When you started your new job, you decided to sock a bit of your pay away into a company-sponsored 401(k) retirement plan. Or maybe you put it off and forgot about it. Well, one day you’ll be glad that you started contributing to one or sad that you didn’t. Check out some valuable tips on how to do it right!
Just Do It
Join your employer’s 401(k) plan at the earliest opportunity. Just do it, even if you think you might not be at the company very long. Odds are that you will be, and by not joining the plan at the outset of employment, you could lose out on valuable tax-deferred gains on funds that you could have saved and invested. Also, you could miss out on your company’s matching contributions, if applicable.
How Much? That Much?
A good place to start is to contribute 6% of your gross salary, but make sure to contribute enough to take full advantage of the company match. So, if your company will match contributions up to 5%, it would make sense to contribute at least 5%. Some financial advisers say that if you don’t have a pension, you should bump your 401(k) contribution up to 10%. Bump up your contribution each and every time you get a pay raise. That way, you won’t miss the cash, and the investment results will be way better.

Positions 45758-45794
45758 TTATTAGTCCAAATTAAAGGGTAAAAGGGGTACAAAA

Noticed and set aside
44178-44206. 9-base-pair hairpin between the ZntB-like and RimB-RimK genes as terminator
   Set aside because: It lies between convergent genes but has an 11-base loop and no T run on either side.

Figure Out What You’ll Need
Most folks can’t imagine how much money they’ll need for retirement. That’s where this nifty 401(k) calculator comes in handy. It calculates how much you’ll have for retirement, based on your income, years until retirement, 401(k) balance and current contribution, employer match, as well as return on investment information. It will not be exact due to fluctuations on returns, salary and contributions, but it’s a good place to start because it will either scare you into saving for the future, or let you know that you’re going to be fine in your golden years.
How Do 401(k)s Work?
With a 401(k), you give them your money and they invest it for you. That’s the short story. However, if you’d like to know all about it, just take a look at this chart from HowStuffWorks.com.
If you have any tips on saving for retirement, let us know in the comment section below. Happy savings!
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